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Don't forget that if you are using a towbar mounted bike carrier that the weight of the bikes must be taken off the noseweight of your caravan while towing or you may exceed the towbar weight limit for your vehicle.

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I just open the door and put the bikes inside resting on an old sheet over the seats. This is far quicker and more secure than tying them on the outside.

 

I had years of lashing them on the roof of the car and on the front of our trailer tent so it is really good to now have a van where we have the room to just pop them inside.

 

The weight is then perfectly in the middle of the van.

 

I can understand it with motor homes or vans that are used for stops on route but even then our kitchen is not blocked by bikes if we want a tea stop along the way.

 

 

I don't know what the back of the Lunar van looks like but lots of vans now have quite high-set lights so be careful that the bikes are not covering the lights. (as you get all the time with cars!)

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the 2011 elddis caravan range from the xplore to the crusader range whether it be single or twin axle has reinforced bike rack fixing points mounted in the rear panel as per the 2011 brochure, dont know if the 2012 models have them as my brochure is in the van !, jim

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I take th point about the A-frame - the one on my Hobby is more than twice the length of those on most Bailey's \9which always look very stubby to me!)

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Hi,

I've used a Witter bike rack that mounts from the tow bar for some time, it is the single sturdy tube type and is very good for they say up to four bikes. In reality, I find it excellent for two adult bikes and a small bike, for one of our grandsons. Much more than this and they are too close to each other IMO.

 

Works fine when towing, just watch how close the bikes get to the 'van on full lock turns, especially when reversing.

A rack fitted to the 'A' frame may be ok, subject to complying with the appropriate nose weight for your outfit. However I would be very cautious on fitting any rack on the rear panel of the 'van, too much weight, too far back is not a good combination! That is apart from the other obvious considerations involved with this.

 

Regards,

Peter

 

Peter are you aware that with this setup you have to include the weight of the Carrier / Bikes and noseweight of the Caravan on the stated tow bar limit of the Manufacture

 

Unless you have a big 4x4 you could well be exceding the towing limit of the vehicle

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Hi my thanks to all who replied to my post, I have a Swift Bessacarr Cameo 525 2010 supplied by Couplands of Louth this is basically an up graded Challenger i'm told done to Couplands spec, and I have a 2 bike rack on the back with no trouble we just want to change it for a different bed spec. ,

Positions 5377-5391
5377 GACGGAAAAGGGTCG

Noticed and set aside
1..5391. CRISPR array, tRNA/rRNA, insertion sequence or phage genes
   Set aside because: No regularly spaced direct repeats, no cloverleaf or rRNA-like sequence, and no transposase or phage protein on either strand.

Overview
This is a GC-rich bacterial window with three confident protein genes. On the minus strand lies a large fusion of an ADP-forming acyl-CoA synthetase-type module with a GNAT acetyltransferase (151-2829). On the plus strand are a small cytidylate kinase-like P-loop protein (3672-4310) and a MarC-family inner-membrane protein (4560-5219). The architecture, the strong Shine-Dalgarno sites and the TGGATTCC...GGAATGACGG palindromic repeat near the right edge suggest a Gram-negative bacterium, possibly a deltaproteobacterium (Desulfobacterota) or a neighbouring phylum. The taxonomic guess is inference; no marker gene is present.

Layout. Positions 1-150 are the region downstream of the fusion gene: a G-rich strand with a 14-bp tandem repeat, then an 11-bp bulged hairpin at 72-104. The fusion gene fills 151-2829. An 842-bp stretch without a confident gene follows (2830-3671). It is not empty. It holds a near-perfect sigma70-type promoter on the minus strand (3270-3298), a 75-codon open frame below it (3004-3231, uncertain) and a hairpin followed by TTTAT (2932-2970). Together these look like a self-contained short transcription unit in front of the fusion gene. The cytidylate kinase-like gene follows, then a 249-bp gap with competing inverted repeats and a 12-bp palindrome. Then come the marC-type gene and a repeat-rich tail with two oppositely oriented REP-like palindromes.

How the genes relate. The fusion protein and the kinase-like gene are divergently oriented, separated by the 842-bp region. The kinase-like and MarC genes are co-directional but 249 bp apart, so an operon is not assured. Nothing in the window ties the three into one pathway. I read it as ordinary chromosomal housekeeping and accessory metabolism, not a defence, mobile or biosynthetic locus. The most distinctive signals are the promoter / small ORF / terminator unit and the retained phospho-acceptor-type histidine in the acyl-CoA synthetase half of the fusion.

Jt can you remember the floor bike mounted model please .

 

Regards Tony

Edited by TonyA
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  • 1 year later...

Hi, just found this thread. I have a 2012 model Lunar Stellar and was wondering about a rear caravan mounted bike rack.

I have emailed Lunar to ask but I am pretty sure they will say no. However I have a rear window so I am thinking there will be a wooden rail above it which will extend across the width of the caravan. Can anyone confirm that? Or give any advice from their own experience of the Lunar? hanks

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Hi, just found this thread. I have a 2012 model Lunar Stellar and was wondering about a rear caravan mounted bike rack.

I have emailed Lunar to ask but I am pretty sure they will say no. However I have a rear window so I am thinking there will be a wooden rail above it which will extend across the width of the caravan. Can anyone confirm that? Or give any advice from their own experience of the Lunar? hanks

I think you need to check with Lunar. There is very likely to be timber above the window, but whether it is strong enough is another question. Also, is there any support where at the bottom of the cycle rack would bear on the rear wall?

When I fitted a cycle rack to the rear of an Avondale, I had to request additional cross timbers to be fitted within the rear wall during production.

Gordon.

 

BikeRackPentland.jpg

This was fitted by Avondale during production

 

BikeRackRialto640-6.jpg

This one I fitted myself, after the rear wall was strengthened during manufacture

Fourwinds Hurricane 31D Motorhome. Also MGTF135 1. 8i Roadster (fun) & Volvo V70 3.2Ltr LPG (everyday car)
Unless otherwise stated, my posts will be my personal thoughts and have the same standing as any other member of Caravan and Motorhome Talk.

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Followed a Sprite back from Inverness for a bit with a Bike rack on. Looked like the one you had on the Rialto. Thought that's funny a Sprite with a bike rack on, then looked at number plate, it was dutch. When I passed it also noticed that door was on the other side.

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Lunar advise against! No surprise but then send me a link to Fiamma?

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For all advocates of mounting bkies on the rear of a caravan, I saw the sad consequence in a a French supermarket carpark last year. I was following a van towards the exit when the carrier + bikes pulled away from the van wall and landed on the road - leaving sizeable holes in the van bodywork, a driver scratching his head and a multitude of sniggering bystanders.

 

For me the only safe options for carrying bikes are either on the A frame (if you have a long enough frame as on many cotinental vans), on a tailgate mounted towcar carrier or roof rack.